Mountain Bike Shenanigans

February 27th, 2004

More snow overnight. I woke up this morning and thought I was in Helsinki.

There’s been some rationalisation of the bike collection recently. The M5 is next to go and is currently completely disassembled. There’s something new on it’s way and I’ve calculated how to make the parts going back onto it over two and a half pounds lighter. It’s going to be a sweet race bike.

The first UCI points of the mountain bike season were up for grabs recently with an event held in Cyprus. Most of the big names were there and American Journal, VeloNews has the coverage.

Whilst IMBA-related things seem to have a renewed level of enthusiasm here in the UK, PinkBike has news that in USA, a successful partnership is set to continue:

Subaru of America, Inc . recently renewed its support of the acclaimed Subaru/ IMBA Trail Care Crew through 2006. Launched in 1997, the Subaru/IMBATrail Care Crew program has led more than 1,000 trail projects, trained more than 35,000 people in sustainable trailbuilding techniques and logged half a million miles of coast-to-coast travel in its official Subaru vehicles.

The award-winning program includes two full-time, professional teams of trail experts who travel North America year-round, leading IMBA Trailbuilding Schools, meeting with government officials and land managers, and working with IMBA-affiliated groups to improve mountain biking opportunities.

What’s IMBA? Well this poster has the answer.

Cars and Bikes
February 25th, 2004

This month has gone quickly and the discussion about this years big races has been growing. Entry forms for Sleepless in the Saddle are already out. Now it just a case of deciding what to do and who with.

Cars, love them or hate them they’re everywhere. There are a few of those ridiculous Chevrolet built Hummer’s around Manchester, which just goes to show there are some people with bottomless wallets. Even that Clarkson (who has been in trouble recently) didn’t like them. He and I’m sure a few others will be amused by this tongue-in-cheek website

Cars are also probably the reason behind these statistics published by the Sustrans as part of their latest copy of the National Cycle Network Map. Part of the problem of course is changing the attitude of the majority about bike use…


There’s some interesting stuff coming out for the new season. New shoes from Italian footwear specialists DMT and Lance has a new weapon to help him in his campaign for this years Tour Yellow jersey, a new purpose built Trek TT bike. There are more photos on the Trek Bikes site. Any money on those wheels actually being used in Le Tour?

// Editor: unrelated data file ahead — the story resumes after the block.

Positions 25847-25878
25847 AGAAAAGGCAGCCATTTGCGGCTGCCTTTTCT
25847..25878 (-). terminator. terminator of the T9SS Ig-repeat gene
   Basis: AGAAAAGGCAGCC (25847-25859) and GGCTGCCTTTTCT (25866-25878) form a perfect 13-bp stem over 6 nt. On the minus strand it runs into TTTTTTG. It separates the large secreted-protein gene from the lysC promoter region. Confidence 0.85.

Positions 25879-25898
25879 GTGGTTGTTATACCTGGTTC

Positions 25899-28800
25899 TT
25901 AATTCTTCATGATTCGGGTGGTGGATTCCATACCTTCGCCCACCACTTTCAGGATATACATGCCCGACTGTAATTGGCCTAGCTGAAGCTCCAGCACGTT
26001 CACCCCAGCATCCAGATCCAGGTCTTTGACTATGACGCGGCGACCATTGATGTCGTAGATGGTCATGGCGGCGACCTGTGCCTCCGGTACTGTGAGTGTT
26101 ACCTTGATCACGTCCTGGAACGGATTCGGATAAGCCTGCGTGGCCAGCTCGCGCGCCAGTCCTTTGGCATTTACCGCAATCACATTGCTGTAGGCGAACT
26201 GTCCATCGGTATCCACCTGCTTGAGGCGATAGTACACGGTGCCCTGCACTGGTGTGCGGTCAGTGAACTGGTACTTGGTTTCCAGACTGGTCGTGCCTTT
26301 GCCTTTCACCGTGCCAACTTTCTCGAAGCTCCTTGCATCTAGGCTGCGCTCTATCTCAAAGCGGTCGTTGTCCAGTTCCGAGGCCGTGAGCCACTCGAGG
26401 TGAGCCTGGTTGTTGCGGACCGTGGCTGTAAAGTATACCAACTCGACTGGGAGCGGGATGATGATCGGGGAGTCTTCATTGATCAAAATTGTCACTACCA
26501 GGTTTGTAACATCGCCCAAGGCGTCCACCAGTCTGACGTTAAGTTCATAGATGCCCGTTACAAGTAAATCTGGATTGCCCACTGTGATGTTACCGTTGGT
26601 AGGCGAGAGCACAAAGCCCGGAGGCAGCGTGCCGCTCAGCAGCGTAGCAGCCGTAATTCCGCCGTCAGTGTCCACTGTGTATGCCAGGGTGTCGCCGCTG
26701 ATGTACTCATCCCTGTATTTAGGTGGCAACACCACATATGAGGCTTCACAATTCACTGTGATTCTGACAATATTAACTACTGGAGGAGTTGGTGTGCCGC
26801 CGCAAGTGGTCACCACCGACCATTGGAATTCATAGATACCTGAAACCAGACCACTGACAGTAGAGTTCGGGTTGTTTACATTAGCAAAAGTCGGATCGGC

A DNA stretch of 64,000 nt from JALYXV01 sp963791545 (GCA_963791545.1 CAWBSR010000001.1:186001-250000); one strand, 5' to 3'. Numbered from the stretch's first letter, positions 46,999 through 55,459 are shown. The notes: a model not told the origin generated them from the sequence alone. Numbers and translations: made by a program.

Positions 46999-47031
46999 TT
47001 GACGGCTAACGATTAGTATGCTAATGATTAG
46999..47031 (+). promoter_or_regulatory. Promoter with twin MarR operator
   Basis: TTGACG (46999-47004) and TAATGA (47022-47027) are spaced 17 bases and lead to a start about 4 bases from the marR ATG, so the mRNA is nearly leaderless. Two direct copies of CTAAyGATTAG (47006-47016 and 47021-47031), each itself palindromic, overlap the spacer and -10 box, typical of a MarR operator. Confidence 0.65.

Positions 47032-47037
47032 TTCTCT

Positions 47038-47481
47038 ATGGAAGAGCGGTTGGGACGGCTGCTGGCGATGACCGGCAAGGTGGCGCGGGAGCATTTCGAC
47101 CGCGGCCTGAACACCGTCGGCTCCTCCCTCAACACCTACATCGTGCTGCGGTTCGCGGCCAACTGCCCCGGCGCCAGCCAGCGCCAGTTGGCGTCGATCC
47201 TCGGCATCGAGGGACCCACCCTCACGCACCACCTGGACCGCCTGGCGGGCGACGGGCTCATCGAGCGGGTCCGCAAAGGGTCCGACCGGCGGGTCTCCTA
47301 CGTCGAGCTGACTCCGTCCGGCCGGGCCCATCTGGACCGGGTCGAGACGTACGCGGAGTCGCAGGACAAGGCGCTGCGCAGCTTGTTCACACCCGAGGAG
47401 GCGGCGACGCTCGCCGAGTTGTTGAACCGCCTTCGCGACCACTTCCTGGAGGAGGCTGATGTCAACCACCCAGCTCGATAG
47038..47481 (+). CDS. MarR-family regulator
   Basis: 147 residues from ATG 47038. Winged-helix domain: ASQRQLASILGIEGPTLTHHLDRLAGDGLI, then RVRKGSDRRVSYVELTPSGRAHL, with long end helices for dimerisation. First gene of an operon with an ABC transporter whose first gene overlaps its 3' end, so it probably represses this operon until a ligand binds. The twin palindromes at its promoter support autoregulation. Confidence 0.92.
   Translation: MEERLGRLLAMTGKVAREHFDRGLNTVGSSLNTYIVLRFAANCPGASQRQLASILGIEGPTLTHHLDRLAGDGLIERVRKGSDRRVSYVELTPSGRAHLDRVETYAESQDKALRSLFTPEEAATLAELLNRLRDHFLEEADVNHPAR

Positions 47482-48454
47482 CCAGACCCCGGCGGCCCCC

In a follow up to a report I posted up a few weeks ago, Bikebiz reports that the world doesn’t seem to have gone completely mad just yet:

Shanghai back-pedals on bike ban threat

Police chiefs in the bicycle-dense Chinese city had been planning to lever bikes off the streets in order to fit in more cars but the Shanghai city government has now said it has no plans to limit cycling and is, in fact, planning to build cycle routes. But is this a ploy to ghettoise cyclists in the run-up to the World Expo, due to take place in Shanghai in 2010?

According to the Shanghai Daily News, Wu Jiang, deputy director of Shanghai Urban Planning Administrative Bureau said “The bicycle is still a premier transport tool in the city.”

Shanghai has a bicycle population of 9 million and rising, but increasing prosperity in China is leading to an ever growing appetite for privately-owned motorcars. If Western cities are designed around the automobile, then so should Chinese cities, goes some official thinking.

In December last year, Shanghai police chiefs mooted plans for banning cyclists in downtown areas and on major arterial roads. Law-breaking cyclists were to also face tougher fines. To date there has bee no ban and Shanghai’s cyclusts continue to flout traffic laws with impunity.

Karrimor Goes Under
February 23rd, 2004

No riding this weekend. I wish I’d gone, but I didn’t. I did however buy the latest Mountain Bike Action. I know it has loads of adverts, but I reckon there aren’t many others who offer the same format of magazine and I really appreciate the race orientated nature of a lot of the articles.

On top of photos from the US trade shows, this month includes a privateers account of a season racing an S-Works Epic, an inside look at Filip Meirhaeghe’s race bike, a review of the Anniversary Edition Stumpjumper FSR (so a few Specialized’s then) and the new Foes 7″ Trail bike amongst others. There’s more on the website.

Oh yeah and Paola Pezzo will be mounting her comeback campaign aboard an S-Works, she’s on the Specialized Squad for 2004. See the full listings here. I bet Gary Fisher is a bit gutted.

Karrimor’s shop in Manchester closed this weekend and we had a lot of customers carrying bags full of bargain buys. The full story on what happened is shown below and is from Bikebiz: